5 Issues the Sanctity of Life Affects

Sanctity of Life

January 22, 2017 is Sanctity of Human Life Sunday. Every year we specifically remind one another life is God-given and God-made. As we remind one another of this, we are sobered in that many disagree with this. We can easily sobered knowing such a biblically-based belief is so counter cultural. Below are 5 articles or messages that will help your understanding of the importance and effects Sanctity of Life has on life as a Christian, American, and citizen of the world.

Understand the Sanctity of Life and ethics. Carrie Earll and Focus on the Family explain the value of life is unquantifiable, and the baseline reason is found in that humans are created in the image of God (Genesis 1:27). Human dignity and distinction are derived from this, and this is what drives our conviction.

Understand the Sanctity of Life in the face of abortion. John Piper, in this resource of 3 transcribed sermons, articulates abortion factually, exhorts us to consider Lordship, and the call to follow Jesus despite all else in the world. The last sentence is a gracious summation we need regular reminder of: “Jesus Christ can forgive all sins, and will give all who trusts him the help they need to do everything that life requires.”

Understand the Sanctity of Life and the American tax dollar. Joe Carter of the ERLC provides a credible exposé on the federally-funded Planned Parenthood, the nation’s most used women’s health organization and the largest provider of abortions in America.

Understand the Sanctity of Life Sunday and why we ought to pray it become unnecessary. Russell Moore, through anecdotes and cultural insight, reminds us that this Sunday is not meant to remain with the church for the rest of our history, unlike Christmas or Easter. A good prayer to pray is that this Sunday emphasis would be removed by the Lord orchestrating orphans to be adopted and abortions to be removed from the face of the earth.

Understand the Sanctity of Life as it relates to the world. David Platt helps us see that the issue does not exist in America, alone. The issue of devaluing human life is worldwide, and the answer is “make disciples of all nations, by baptizing them in the name of the Father and of the Son and of the Holy Spirit, teaching them to observe all that I have commanded” (Matthew 28:19-20).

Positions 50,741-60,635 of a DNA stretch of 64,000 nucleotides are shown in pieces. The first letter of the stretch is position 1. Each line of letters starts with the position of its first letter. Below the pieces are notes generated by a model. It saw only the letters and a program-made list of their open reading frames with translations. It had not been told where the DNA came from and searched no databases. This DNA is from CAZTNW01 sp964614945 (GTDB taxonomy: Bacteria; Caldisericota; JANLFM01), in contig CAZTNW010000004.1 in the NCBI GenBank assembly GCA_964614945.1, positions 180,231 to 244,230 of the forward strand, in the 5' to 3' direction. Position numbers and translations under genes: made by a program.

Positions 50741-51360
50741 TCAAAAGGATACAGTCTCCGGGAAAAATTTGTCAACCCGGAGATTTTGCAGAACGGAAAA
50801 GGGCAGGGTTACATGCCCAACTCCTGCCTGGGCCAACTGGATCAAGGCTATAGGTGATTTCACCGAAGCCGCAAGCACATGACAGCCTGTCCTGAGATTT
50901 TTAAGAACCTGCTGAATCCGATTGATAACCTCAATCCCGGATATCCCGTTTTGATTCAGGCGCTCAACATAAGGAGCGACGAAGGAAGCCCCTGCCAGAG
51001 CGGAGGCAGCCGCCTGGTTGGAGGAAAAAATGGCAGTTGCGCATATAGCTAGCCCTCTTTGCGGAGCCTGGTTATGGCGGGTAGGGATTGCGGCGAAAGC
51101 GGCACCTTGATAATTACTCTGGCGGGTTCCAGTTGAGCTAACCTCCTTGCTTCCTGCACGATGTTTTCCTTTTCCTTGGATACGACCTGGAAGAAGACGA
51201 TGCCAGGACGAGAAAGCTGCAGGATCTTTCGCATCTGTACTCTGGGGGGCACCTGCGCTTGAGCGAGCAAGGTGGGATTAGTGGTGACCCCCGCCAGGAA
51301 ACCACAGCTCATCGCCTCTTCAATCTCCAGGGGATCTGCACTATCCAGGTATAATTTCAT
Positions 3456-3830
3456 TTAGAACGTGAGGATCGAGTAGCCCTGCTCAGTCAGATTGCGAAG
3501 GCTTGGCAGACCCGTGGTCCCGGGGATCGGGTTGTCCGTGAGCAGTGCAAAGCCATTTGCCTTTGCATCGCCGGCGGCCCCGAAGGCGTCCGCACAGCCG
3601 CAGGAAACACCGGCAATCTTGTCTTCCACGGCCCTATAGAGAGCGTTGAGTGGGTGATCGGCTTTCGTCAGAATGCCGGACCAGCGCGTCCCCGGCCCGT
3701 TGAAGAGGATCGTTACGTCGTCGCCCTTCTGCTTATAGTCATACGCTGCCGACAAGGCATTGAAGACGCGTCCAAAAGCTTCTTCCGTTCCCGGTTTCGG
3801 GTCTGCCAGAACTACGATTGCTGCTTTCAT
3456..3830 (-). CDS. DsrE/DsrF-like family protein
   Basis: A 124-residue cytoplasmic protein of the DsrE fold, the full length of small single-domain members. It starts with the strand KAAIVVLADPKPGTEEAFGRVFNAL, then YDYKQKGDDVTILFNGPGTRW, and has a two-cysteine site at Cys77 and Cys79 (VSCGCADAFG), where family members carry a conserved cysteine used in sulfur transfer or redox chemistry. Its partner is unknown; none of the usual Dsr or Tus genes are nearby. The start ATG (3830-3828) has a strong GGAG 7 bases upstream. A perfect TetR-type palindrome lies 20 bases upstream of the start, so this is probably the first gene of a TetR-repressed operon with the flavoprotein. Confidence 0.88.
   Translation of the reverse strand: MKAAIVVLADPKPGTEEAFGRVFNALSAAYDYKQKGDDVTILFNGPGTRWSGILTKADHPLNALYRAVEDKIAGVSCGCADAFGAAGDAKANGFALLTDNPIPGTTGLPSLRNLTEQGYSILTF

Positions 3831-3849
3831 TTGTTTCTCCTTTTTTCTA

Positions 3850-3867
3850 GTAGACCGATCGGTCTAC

While the fight and disagreement about this issue transpires outside of the church and in the public square, we must have our minds set that when we gather, we gather not to argue about this issue, but to celebrate God and honor Him by strengthening one another and believing His Word.

Sanctity of Human Life

In the following article Russell Moore considers the devastating reality that has led to such an event as a Sanctity of Life Sunday. 

Don’t get me wrong, the call to preach the gospel of Jesus Christ is a joy. Yesterday I pronounced a godly young couple husband and wife. This morning I baptized a brother in Christ. Nothing is more thrilling than opening the Word of God to the people of Christ week-by-week. But it provoked my spirit this morning to preach the Sanctity of Human Life Sunday emphasis this morning.

I don’t hate Sanctity of Human Life Sunday because I think it, somehow, unbiblical. No, indeed. The entire canon throbs with God’s commitment to the fatherless and to the widows, his wrath at the shedding of innocent blood. I don’t hate it because I think it’s inappropriate. Just as every Lord’s Day should be Easter, with the proclamation of the Resurrection of Jesus, and Christmas, with the announcement of the Incarnation, so every Lord’s Day should highlight the worth and dignity of human life.

I hate Sanctity of Human Life Sunday because I’m reminded that we have to say things to one another that human beings shouldn’t have to say. Mothers shouldn’t kill their children. Fathers shouldn’t abandon their babies. No human life is worthless, regardless of skin color, age, disability, economic status. The very fact that these things must be proclaimed is a reminder of the horrors of this present darkness.

This morning as I opened the Bible to preach, I looked out and caught the eye of my sons. I prayed that their children wouldn’t have to hear a sermon against abortion and euthanasia. I prayed that my grandchildren and great-grandchildren would grow up in an age when abortion is, as the Feminists for Life organization put is some years ago, not just illegal but unthinkable. I prayed for my (yet to be conceived but not yet to be conceived of) great-grandchildren that a Sanctity of Human Life Sunday would seem as unnecessary to them as a Reality of Gravity Emphasis Sunday.

I hate Sanctity of Human Life Sunday because I’m reminded that as I’m preaching there are babies warmly nestled in wombs who won’t be there tomorrow. I’m reminded that there are children, maybe even blocks from my pulpit, who’ll be slapped, punched, and burned with cigarettes before nightfall. I’m reminded that there are elderly men and women languishing away in loneliness, their lives pronounced to be a waste.

But I also love Sanctity of Human Life Sunday when I think about the fact that I serve a congregation with ex-orphans all around, adopted into loving families. I love to reflect on the men and women who serve every week in pregnancy centers for women in crisis. And I love to see men and women who have aborted babies find their sins forgiven, even this sin, and their consciences cleansed by Christ.

We’ll always need Christmas. We’ll always need Easter. But I hope, please Lord, someday soon, that Sanctity of Human Life Day is unnecessary.